Polls, exit polls in Wisconsin not necessarily wrong

CNN exit poll report


Just before the Wisconsin recall election on Tuesday, the Real Clear Politics website posted its final average.  It was a 6.7 % lead for Gov. Walker.  Walker won by 6.9 %. That’s close.

In the final hours of the election, theleft-wing media gleefully announced that the exit polling indicated a dead heat, meaning that Mayor Barrett had real shot at winning.  The exit polling wasn’t necessarily wrong, it was the reporting.  Raw exit poll data should never be reported, because they mean nothing until they are corrected to mitigate the inevitable sources of bias in the sampling.

For example, Jon Cohen wrote yesterday that different types of people vote at different times of day.  It’s not hard to imagine that a lot of people who work for a living will vote after they get off work, resulting in a big surge in Republican votes later in the day.

Mr. Cohen identified several sources of bias, but he missed the biggest one.  He made several references to “random” sampling.  In practice, exit poll sampling is anything but random.  I was at the Shannondale Elementary School on Election Day in 2004.  Nationally, early exit poll numbers were erroneously being reported to suggest a huge John Kerry win.  Democrat operative John Schrum famously asked Sen. Kerry, “Can I be the first to call you Mr. President?”

I heard the reports, but I didn’t believe them because I saw how the exit polling was being done.  Process matters.  The woman doing the polling, obviously an untrained temporary worker, waited behind a table for people to walk over to her.  The people who responded tended to look like her … young, female, and minority.  They also appeared to be the people not in a hurry to get back to work.  All of these factors would have skewed the exit poll results toward the Democrats on the ballot.  There was nothing random about it.  I’m sure the scenario I observed was repeated in many other places.  Temporary workers would be (I’m guessing) disproportionately young, female, and minority, resulting in more exit-poll respondents from those groups.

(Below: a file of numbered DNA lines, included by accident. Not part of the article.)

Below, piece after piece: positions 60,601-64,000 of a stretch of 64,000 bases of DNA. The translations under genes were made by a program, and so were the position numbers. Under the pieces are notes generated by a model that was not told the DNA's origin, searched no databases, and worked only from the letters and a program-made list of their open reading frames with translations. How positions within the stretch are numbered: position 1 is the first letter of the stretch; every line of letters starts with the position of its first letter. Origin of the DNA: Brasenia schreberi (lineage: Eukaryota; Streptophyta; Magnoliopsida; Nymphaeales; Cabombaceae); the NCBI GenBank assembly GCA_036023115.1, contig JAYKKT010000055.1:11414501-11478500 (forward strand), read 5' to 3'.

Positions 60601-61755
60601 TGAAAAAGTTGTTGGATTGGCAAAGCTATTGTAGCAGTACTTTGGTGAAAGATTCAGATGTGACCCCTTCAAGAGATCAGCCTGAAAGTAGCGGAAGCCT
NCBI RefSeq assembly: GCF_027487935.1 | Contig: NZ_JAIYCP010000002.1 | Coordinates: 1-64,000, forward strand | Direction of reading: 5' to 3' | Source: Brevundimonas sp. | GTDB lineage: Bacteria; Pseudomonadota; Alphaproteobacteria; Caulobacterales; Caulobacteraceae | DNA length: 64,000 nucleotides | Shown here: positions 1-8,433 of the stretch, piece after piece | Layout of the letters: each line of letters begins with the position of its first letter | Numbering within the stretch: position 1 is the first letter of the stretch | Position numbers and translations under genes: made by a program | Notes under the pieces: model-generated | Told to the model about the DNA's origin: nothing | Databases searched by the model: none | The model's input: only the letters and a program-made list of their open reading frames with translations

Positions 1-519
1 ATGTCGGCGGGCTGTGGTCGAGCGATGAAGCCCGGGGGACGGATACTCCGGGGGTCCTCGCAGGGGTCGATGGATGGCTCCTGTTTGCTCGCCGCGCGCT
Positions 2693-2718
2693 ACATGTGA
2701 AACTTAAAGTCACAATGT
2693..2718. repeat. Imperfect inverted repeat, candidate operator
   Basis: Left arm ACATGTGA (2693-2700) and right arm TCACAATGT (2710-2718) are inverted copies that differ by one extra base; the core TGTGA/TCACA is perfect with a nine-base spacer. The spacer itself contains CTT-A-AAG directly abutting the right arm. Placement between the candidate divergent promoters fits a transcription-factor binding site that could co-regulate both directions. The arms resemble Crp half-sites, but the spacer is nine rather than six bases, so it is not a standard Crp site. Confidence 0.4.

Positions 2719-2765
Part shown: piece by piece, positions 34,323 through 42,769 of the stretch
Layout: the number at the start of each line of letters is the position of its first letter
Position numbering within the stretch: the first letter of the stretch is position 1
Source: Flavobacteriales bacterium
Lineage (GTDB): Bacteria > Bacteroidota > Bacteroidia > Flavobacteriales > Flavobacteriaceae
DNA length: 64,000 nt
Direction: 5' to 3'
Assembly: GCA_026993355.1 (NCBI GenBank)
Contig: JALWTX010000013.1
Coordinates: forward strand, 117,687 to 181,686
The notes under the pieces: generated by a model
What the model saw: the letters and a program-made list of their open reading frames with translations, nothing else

Biases in the sample can be corrected, but that process surely takes hours, if not days, to accomplish.

The process for correcting exit poll data was described by Sean Trende:

In other words, the exit pollsters in the field missed a lot of Walker voters. Now, exit pollsters have ways to fix this. For one thing, they weight different regions of the state to the actual vote returns. For example, if northeast Wisconsin exit polls are showing a 50-50 race, and the actual results are 60-40 for Walker, they will simply assign greater weight to a Walker respondent in the region, bringing the reported result in line with the actual result.

… if the non-respondents are disproportionately male, white, and older, the exit pollsters will make sure that the final weights account for those discrepencies.

Going back to Cohen, his bottom line was this:  Exit polls tally how different groups voted in an election.  They do not predict results.

I wouldn’t get too exited about the suggestion that Tuesday’s exit polling indicates a huge lead for Pres. Obama in the November election.  First of all, that election is months away.  Further, we never know if they are reporting raw (biased) data or corrected data.  Gov. Haley Barbour said Wednesday that the corrected numbers indicate a dead heat.  Trende also talked about this in greater detail.

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